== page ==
It is early in the season but the leadership was not all that impressive. (To be fair, however, this category is also looked at as part of "The Good" for its resilience in the third period.) Saturday night, the Big Red lost their composure, which led to them losing control of the game in the second period. They seemed very unsettled after Michigan State's first goal and really never recovered until the third period. By then it was 4-1 for the Spartans. All the same, the leadership appeared in the second intermission and the Big Red thoroughly dominated the third period, coming up just short. On that note, they never should have come up short. Even with the team faltering badly in the second period, the fourth goal never ever should have happened. With little time on the clock, Cornell lost a defensive zone draw and nobody tied up their man. The Spartan defenseman threw a weak shot at the net and somehow goaltender David McKee let it get by. It just seemed as if everybody had stopped playing, eagerly anticipating the intermission speech by coach Schafer. McKee can never let those goals in, especially in a situation where the team is extremely vulnerable and badly needs to get out of a period. As it turned out, that horrible goal on brutal efforts by every white sweater on the ice was the difference in the game.

While the first powerplay unit was mostly effective, the second powerplay unit struggled mightily in both games. The unit never set up on any of their opportunities in either game. The players on it seemed unclear as to what to do on the rush and could never get control of the puck in the offensive zone. Krantz really struggled with his decision-making coming through the neutral zone. The other players were not reading the play and were getting into the zone to recover dump-ins just a second too late. There is no question that Krantz is a capable quarterback. He skates well and is good at moving laterally with the puck. He just needs to keep his composure and be more assertive and decisive with the puck, rather than constantly backtracking and just thinking too much.

Officiating was an absolute joke. On more than one occasion, it was pretty clear that referee Peter Feola was making it up as he went along. The penalty parade in Michigan State's favor in the second period of the second game turned out to be the turning point of the game. However, Feola is not to blame for Cornell losing because Cornell's deficient performance in the second period should never have happened, penalties or no penalties. Regardless, you need a lot more from officials than what was shown this weekend. It is simply unacceptable that Feola did not know the rule about boarding that caused the ten-minute delay in the first game. Of course Feola took responsibility by giving the Spartans the make-up call later that period in a very borderline play, sending the Spartans on a five-minute powerplay. It went for Cornell as well, considering Feola did not see any part of the play that saw Pegoraro leave the ice in a heap of blood, yet still managed to give the Spartan player a five minute major. All in all, it was a weekend of miserable inconsistency where Feola called seemingly identical plays differently.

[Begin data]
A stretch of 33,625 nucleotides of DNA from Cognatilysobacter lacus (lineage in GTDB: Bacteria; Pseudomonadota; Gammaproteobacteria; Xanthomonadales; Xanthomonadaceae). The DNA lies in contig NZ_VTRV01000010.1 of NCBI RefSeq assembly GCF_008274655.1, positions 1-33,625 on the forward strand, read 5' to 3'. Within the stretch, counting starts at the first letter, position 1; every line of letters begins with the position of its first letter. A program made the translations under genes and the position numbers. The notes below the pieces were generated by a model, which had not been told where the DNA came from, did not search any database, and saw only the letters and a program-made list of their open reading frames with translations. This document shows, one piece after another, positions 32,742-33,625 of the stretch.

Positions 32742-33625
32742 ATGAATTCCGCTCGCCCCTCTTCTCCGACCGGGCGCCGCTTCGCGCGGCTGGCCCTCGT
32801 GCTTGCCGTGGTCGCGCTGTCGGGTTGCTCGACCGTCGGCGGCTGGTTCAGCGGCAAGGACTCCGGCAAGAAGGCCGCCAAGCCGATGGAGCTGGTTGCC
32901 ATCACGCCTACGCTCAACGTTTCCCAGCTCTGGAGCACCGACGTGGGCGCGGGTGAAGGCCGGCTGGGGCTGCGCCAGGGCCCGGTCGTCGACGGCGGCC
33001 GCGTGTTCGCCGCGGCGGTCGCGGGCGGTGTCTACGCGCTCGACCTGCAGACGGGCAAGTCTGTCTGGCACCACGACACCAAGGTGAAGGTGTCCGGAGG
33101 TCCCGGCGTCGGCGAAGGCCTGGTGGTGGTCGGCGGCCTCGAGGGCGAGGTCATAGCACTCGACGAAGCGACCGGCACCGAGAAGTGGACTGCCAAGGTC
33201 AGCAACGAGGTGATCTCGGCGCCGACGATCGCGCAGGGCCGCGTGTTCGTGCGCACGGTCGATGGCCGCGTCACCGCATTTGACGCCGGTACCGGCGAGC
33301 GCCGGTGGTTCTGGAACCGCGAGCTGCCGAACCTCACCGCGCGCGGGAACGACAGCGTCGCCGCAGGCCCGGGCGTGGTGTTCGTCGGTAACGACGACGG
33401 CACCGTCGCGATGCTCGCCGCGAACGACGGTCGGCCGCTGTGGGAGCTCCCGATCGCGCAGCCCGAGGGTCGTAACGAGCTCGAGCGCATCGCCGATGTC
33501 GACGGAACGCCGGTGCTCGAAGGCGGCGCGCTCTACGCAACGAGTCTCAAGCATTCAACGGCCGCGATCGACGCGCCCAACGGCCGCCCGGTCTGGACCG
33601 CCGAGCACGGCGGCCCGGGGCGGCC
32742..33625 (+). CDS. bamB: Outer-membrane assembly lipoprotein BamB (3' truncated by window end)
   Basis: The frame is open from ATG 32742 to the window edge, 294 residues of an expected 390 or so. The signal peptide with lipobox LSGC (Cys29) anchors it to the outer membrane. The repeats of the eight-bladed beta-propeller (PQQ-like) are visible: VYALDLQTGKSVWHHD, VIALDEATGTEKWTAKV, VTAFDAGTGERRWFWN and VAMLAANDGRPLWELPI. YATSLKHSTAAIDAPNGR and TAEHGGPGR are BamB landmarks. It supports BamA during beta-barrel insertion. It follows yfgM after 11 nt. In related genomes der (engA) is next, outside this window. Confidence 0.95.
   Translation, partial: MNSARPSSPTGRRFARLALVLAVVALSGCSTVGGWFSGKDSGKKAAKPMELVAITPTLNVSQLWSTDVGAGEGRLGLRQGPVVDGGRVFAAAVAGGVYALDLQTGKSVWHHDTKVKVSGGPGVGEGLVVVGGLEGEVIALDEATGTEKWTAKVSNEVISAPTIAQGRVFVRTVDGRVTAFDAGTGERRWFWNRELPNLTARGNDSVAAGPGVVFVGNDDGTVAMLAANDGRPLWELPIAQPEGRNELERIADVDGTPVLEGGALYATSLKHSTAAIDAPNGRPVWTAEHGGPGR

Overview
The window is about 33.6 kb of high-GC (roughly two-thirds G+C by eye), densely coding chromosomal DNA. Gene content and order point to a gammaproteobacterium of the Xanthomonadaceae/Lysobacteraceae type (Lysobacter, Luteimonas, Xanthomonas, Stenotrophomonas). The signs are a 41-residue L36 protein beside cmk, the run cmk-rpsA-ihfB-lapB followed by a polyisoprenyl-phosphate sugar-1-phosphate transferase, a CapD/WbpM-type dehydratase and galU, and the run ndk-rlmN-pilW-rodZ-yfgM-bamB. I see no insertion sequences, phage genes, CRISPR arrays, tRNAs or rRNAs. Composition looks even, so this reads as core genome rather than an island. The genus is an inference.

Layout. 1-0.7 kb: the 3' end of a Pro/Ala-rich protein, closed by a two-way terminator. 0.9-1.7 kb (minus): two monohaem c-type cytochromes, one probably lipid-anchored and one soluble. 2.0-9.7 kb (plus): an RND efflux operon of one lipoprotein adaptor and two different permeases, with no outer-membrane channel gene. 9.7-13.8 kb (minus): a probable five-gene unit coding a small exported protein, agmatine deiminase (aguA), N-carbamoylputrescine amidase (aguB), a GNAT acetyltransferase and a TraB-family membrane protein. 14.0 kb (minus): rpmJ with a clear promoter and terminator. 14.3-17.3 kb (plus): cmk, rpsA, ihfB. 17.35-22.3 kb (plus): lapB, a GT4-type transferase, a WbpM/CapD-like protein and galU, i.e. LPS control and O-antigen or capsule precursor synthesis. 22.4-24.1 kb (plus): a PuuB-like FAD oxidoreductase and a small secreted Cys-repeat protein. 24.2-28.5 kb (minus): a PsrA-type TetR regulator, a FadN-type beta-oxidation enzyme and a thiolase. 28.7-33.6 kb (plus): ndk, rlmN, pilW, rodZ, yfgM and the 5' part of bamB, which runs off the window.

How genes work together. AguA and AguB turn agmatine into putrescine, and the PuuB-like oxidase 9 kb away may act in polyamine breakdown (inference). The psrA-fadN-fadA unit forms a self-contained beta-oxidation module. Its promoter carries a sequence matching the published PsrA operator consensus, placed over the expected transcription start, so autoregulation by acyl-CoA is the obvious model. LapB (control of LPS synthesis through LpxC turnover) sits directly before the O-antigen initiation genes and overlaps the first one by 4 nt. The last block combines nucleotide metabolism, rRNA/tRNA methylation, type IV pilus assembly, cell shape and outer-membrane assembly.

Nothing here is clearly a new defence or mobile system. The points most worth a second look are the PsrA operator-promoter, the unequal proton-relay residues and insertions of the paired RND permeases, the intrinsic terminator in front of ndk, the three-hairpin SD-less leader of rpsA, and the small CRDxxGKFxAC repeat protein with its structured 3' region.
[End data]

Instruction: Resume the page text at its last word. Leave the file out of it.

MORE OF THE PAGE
The defense lacked consistency and confidence in both games. They struggled to take the man in front of the net, particularly on the penalty kill. O'Byrne, Pokulok, and Glover improved throughout the weekend, but more was needed from Jon Gleed, Krantz, and Jared Seminoff. Gleed did not play poorly, but he is now the leader of the defensive corps and will need to raise the level of his game substantially and bring more of an edge as an assistant captain. Krantz struggled in all areas on the weekend and looked like he did at the beginning of last season with indecisiveness and constantly fighting the puck. He just needs to keep things simple as he did during the latter part of last season when he really played well. It was a tough situation for Seminoff to be in, starting his college career against a strong team. He was clearly a step behind in both games, and took several penalties as a result. There is no question that he has the ability. He just needs to get used to the speed of the college game, which always takes time. The defensive corps has the makings of one better than last year's, but it will take more from every single one of them to reach that level.

The Conclusion

This weekend was a great battle and it would certainly be nice if Cornell could play Michigan State in the NCAA Tournament. Of course that would be with Cornell being a number one seed and Michigan State being a number four, seeing as Cornell was clearly superior, and only playing in their first games of the season.

The Spartans embarrassed themselves to close out the weekend, taunting the fans and staying on the ice to recognize their own fans who made the trip. It may not seem like a big deal, but in reality, they broke a code that is obeyed throughout college hockey. Even Clarkson did not pull that move after winning a playoff series at Lynah in 2004. The Spartans did not do it last weekend at Michigan and Cornell never does it on the road when they have twice as many fans as the Spartans had this weekend. Sure, the Big Red fans harassed the hell out of the Spartan players, but IT IS PART OF THE GAME and as players, they should ignore it. Every team has to deal with it and play through it. Instead of taking the high road, the Spartans attempted to embarrass the fans and get the final word in on a weekend in which they were outplayed and only managed a split. Michigan State did do a good job of playing through it and then displayed no class at all in taunting the fans and rubbing their collective nose in their win. It is just something you do not do. Score, don't spike, especially when you are in another team's rink.

Cornell tragically will not take their place at the top of the polls this week (note the sarcasm), but did nothing to indicate that they are not among the best in college hockey. In that way, the loss on Saturday night is a blessing in disguise. Speaking of fantasyland, Cornell is not the top team in college hockey right now at least according to the all-knowing pollsters who will see at most two to three teams play on a given weekend. Who really cares though? All that matters is who the top team is in April. Cornell thrives off of being under the radar more than some of the other top teams and it should work to their advantage again. With the schedule they play, Cornell should never be ranked number one in the glorious polls. In the end, they, like every other team, can prove it on the ice. (This raises the question: what then is the significance of the weekly poll?)